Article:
Karl Herzfeld’s meteoric climb through the scientific community is the best way to explain it. Herzfeld’s interest for science was developed early in infancy, and it became his primary emphasis throughout his life, from attending many of Germany’s most prominent institutions to studying under one of the world’s most prolific physicists known to date. Karl managed to contribute countless results to the field of physics throughout the course of his sixty-year career, earning him widespread acclaim and appreciation. He served in the military, first as a soldier, then as a researcher, in addition to his scientific work. Karl spent much of his later years lecturing at many American universities, including Fordham University and the University of Michigan, after becoming a naturalized U.S. citizen. During this time, he published over 130 articles and fourteen books on a variety of issues that intrigued Herzfeld, including sound absorption mechanisms in gases, liquids, and solids, as well as the foundations of statistical mechanics and thermodynamics. He also had a strong interest in philosophy, as seen by his stint as a professor at the Catholic University of America in Washington, D.C., where he remained until his death. Continue reading to learn more about his life and work.
Childhood and Adolescence
Karl Ferdinand Herzfeld was born in Vienna, Austria-Hungary, on February 24, 1892, to Dr. Charles August and Camilla Herzfeld. He went to a number of prestigious schools in Vienna as a child.
He attended ‘Schottes Gymnasium’ from 1902 until 1910. The school, run by the ‘Benedictine Order of the Roman Catholic Church,’ aided in the development of his scientific curiosity.
He began college studies at the ‘University of Vienna’ at the age of eighteen, studying physics and chemistry from 1910 to 1912.
He went on to the ‘University of Zurich’ and the ‘ETH Zurich’ to further his education. It was here that he met physicist Otto Stern, who would go on to assist Karl grasp thermodynamics better.
He studied under Albert Einstein at the ‘University of Gottingen’ for a year in 1913.
At the ‘University of Vienna,’ Herzfeld completed his doctoral studies.
After graduating, he enlisted in the Austro-Hungarian Army as a First Lieutenant of Artillery in the Austro-Hungarian Army during World War I in 1914.
In 1920, he returned home and accepted a position as a professor at the ‘University of Munich.’ He gained a great interest in theoretical physics while working in the school’s physicochemical laboratory.
‘Kinetische Theorie der Wärme’ (Kinetic Theory of Heat), his book on kinetic theory, was published in 1925. It would go on to become a graduate textbook at a number of German universities.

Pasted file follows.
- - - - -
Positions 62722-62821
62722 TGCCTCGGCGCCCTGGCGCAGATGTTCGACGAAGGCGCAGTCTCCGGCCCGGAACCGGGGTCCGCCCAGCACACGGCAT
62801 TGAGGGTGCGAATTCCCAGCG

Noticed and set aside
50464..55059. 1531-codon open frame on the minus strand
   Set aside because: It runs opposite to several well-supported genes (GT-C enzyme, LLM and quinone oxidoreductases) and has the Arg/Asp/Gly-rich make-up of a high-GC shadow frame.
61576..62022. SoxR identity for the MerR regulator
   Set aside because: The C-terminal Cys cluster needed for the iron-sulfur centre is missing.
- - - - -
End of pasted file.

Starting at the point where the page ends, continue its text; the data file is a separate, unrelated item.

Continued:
He moved to the United States in 1926, accepting a visiting position at John Hopkins University in Baltimore, where he stayed for a year before becoming a physics professor. With associate professor Francis O. Rice, Herzfeld conducted an extensive study.
The role of molecular vibrations in transmitting energy between ultrasonic waves and gas molecules was investigated in their 1928 collaborative paper, Dispersion and absorption of high-frequency sound waves.
He formed a friendship with scientist H.M. Smallwood in the early 1930s, which resulted in two contributions to Hugh S. Taylor’s ‘A Treatise on Physical Chemistry: The Kinetic Theory of Gases and Liquids’ and ‘Imperfect gases and the liquid state’ in 1931.
During the years 1934 to 1941, Herzfeld worked alongside colleagues Maria Goeppert-Mayer and James Franck. His collaboration with Mayer resulted in the publishing of two articles: one on aggregation states in the Journal of Chemical Physics, and the other on fusion theory in the Physical Review.
‘An attempted theory of photosynthesis’ was published in the Journal of Chemical Physics, and ‘Contributions to a theory of photosynthesis’ was published in the Journal of Physical Chemistry.
He became a professor of physics and chairman of the Physics department at ‘The Catholic University of America’ in 1936. He worked as a consultant for the military during World War II after becoming a naturalized citizen.
Herzfeld changed his focus to quantum-mechanical calculations on the electrical structure of polyatomic molecules in the late 1940s.
Herzfeld collaborated on the book ‘Absorption and Dispersion of Ultrasonic Waves’ with physics professor Theodore A. Litovitz in 1959, which summarized Herzfeld’s ultrasonic ideas.
He was reinstated as Chairman of Physics at the ‘Catholic University of America’ in 1961.
He received the US Navy’s ‘Meritorious Service Citation’ in 1964 for his work as a mine warfare consultant during WWII.
In 1966, ‘The Journal of the Acoustical Society of America’ published one of Herzfeld’s final scholarly essays, summarizing fifty years of advancement in physical ultrasonics.
In 1969, he was appointed professor emeritus at the ‘Catholic University,’ and he remained in that position until his death.
Major Projects of Karl Herzfeld
During WWII, he was the head of the ‘Committee on Mine Advisory,’ which focused on scientific concerns about mine warfare on the US side. During his military service, he conducted research on the structure of matter and the application of statistical mechanics.
Achievements & Awards
This distinguished physicist was awarded the Mendel Medal by ‘Villanova University’ in 1931, and the Sechi Medal by ‘Georgetown University’ seven years later.
Personal History and Legacy
He met Regina Flannery, his future wife, at ‘Catholic University,’ and the two married on June 9, 1938.
This illustrious scientist died on June 3, 1978, at the age of 86.
Estimated net worth
The estimated net worth of Karl Herzfeld is unknown.